Dutch Delft Pancake Plate Lightning Pattern by De Paeuw ‘The Peacock’ Circa 1730
This extraordinary Dutch Delft pancake plate was made in the early 18th century. Beautifully hand-painted, it features bold zigzag lighting bolts, Bliksemborden, which seem to flash across the plate. Between the lightning bolts, we see clouds painted yellow with red decorations and flowering plants painted blue, green, yellow, and orange. This is one of the very best Dutch polychrome designs. Made by the De Paeuw (The Peacock) factory circa 1730, the decoration on this plate was inspired by Japanese Imari porcelains.
For an image and more information on this plate, see Delft Ceramics at the Philadelphia Museum of Art by B Schaap pg. 52.
Dimensions: 9″ in diameter x 1″ tall
Condition: Excellent with tiny edge frits invisibly restored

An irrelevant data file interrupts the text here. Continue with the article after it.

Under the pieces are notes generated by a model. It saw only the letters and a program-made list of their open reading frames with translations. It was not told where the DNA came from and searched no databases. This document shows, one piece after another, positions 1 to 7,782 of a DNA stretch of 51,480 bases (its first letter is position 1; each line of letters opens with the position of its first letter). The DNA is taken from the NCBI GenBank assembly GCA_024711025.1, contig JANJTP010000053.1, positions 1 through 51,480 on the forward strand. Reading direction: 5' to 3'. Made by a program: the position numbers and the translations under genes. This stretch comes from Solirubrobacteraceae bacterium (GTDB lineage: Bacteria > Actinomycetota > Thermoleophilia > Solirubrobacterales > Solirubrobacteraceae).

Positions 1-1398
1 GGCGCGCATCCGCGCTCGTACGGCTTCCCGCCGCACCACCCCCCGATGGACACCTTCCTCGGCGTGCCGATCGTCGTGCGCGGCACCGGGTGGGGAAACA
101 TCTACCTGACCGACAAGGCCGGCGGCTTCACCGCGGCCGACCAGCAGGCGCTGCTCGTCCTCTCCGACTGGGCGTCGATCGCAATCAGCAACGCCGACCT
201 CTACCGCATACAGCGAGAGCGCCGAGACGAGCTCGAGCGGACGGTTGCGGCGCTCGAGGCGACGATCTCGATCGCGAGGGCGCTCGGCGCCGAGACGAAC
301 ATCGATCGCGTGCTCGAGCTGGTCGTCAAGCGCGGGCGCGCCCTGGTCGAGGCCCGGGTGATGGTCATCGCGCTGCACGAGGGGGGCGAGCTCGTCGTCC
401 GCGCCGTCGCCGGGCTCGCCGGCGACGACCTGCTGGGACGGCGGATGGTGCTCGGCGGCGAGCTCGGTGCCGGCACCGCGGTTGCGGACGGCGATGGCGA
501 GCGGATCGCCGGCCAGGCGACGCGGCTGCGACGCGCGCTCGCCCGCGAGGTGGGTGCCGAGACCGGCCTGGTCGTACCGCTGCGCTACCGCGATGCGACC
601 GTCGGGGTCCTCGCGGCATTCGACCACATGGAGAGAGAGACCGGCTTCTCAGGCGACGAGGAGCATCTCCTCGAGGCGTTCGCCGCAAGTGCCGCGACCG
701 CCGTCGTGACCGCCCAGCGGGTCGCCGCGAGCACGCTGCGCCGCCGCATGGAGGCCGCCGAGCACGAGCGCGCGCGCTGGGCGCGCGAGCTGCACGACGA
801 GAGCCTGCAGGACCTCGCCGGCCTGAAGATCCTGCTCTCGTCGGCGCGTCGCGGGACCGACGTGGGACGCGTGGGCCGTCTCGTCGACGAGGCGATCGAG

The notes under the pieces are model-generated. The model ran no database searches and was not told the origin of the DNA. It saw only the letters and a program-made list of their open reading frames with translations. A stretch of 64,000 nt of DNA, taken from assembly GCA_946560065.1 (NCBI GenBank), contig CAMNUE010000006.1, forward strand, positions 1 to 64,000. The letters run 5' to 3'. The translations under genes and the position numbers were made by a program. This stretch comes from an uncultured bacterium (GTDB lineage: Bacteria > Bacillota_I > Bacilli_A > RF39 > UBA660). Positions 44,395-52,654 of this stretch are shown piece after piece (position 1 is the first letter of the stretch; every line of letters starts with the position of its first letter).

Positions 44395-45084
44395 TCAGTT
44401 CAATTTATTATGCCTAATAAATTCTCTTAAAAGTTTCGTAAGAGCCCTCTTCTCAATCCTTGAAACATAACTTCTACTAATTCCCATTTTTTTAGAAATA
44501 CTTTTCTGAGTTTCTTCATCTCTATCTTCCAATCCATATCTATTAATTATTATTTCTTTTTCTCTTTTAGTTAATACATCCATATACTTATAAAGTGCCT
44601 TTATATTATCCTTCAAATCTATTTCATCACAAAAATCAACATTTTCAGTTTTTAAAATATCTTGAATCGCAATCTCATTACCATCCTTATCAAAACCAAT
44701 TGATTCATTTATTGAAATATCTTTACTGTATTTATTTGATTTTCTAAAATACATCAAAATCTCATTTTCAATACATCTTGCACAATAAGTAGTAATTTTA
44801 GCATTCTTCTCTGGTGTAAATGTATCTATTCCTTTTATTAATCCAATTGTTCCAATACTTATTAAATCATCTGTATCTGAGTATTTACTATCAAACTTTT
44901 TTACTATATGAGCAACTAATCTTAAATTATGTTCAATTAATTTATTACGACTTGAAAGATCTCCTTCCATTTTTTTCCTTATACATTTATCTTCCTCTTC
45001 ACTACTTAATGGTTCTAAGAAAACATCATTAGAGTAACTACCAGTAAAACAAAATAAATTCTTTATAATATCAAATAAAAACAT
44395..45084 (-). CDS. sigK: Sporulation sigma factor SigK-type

Background of Dutch Pancake Plates
Dutch pancake plates (pannekoeken bordje) are gradually curved so that one can slide in a pancake. They are traditionally painted with decoration from rim to rim and were made with no footrim.
Background of the De Paeuw factory
The De Paeuw factory was a Dutch Delft pottery factory begun in 1651. The factory was located in the Dutch city of Delft, close to the main canal. It continued producing Delft into the last quarter of the 18th century in 1779.
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